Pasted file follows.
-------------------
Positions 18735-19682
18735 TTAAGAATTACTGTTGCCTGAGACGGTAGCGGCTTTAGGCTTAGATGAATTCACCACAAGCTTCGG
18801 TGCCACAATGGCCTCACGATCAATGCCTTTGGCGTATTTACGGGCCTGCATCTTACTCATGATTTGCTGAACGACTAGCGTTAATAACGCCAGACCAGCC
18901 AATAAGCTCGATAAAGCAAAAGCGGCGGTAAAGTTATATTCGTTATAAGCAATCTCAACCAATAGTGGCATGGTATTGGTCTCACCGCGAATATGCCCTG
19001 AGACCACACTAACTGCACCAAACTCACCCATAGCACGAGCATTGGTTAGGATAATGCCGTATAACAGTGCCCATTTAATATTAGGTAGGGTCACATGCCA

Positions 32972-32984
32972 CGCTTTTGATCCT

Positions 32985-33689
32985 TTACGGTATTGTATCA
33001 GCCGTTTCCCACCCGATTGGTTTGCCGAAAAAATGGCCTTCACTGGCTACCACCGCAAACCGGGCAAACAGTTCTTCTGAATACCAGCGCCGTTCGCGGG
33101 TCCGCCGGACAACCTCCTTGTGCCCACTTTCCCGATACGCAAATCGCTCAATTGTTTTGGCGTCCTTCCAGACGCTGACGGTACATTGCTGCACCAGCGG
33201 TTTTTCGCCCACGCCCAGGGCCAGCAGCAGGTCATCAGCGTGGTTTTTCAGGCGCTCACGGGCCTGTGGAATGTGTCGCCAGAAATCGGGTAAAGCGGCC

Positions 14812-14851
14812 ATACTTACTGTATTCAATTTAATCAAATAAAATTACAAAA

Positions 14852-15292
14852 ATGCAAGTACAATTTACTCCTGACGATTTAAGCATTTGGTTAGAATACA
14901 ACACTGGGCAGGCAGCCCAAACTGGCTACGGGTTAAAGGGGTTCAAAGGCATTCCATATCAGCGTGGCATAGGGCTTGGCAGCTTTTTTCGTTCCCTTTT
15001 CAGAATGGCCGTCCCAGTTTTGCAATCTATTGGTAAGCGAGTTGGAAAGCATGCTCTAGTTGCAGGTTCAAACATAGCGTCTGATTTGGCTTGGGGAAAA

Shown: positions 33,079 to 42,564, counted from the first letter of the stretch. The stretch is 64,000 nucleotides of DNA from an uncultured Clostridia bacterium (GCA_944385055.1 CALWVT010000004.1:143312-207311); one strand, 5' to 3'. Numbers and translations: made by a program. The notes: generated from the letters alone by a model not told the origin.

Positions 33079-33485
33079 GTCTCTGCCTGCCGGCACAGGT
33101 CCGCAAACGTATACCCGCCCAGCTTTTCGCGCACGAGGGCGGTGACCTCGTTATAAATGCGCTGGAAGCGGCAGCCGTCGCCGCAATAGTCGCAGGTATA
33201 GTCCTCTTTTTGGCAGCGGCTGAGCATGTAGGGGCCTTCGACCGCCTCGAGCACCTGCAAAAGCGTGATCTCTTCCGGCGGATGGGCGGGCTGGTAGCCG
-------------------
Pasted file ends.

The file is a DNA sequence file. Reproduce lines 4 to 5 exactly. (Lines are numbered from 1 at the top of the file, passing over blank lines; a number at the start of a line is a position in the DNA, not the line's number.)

18901 AATAAGCTCGATAAAGCAAAAGCGGCGGTAAAGTTATATTCGTTATAAGCAATCTCAACCAATAGTGGCATGGTATTGGTCTCACCGCGAATATGCCCTG
19001 AGACCACACTAACTGCACCAAACTCACCCATAGCACGAGCATTGGTTAGGATAATGCCGTATAACAGTGCCCATTTAATATTAGGTAGGGTCACATGCCA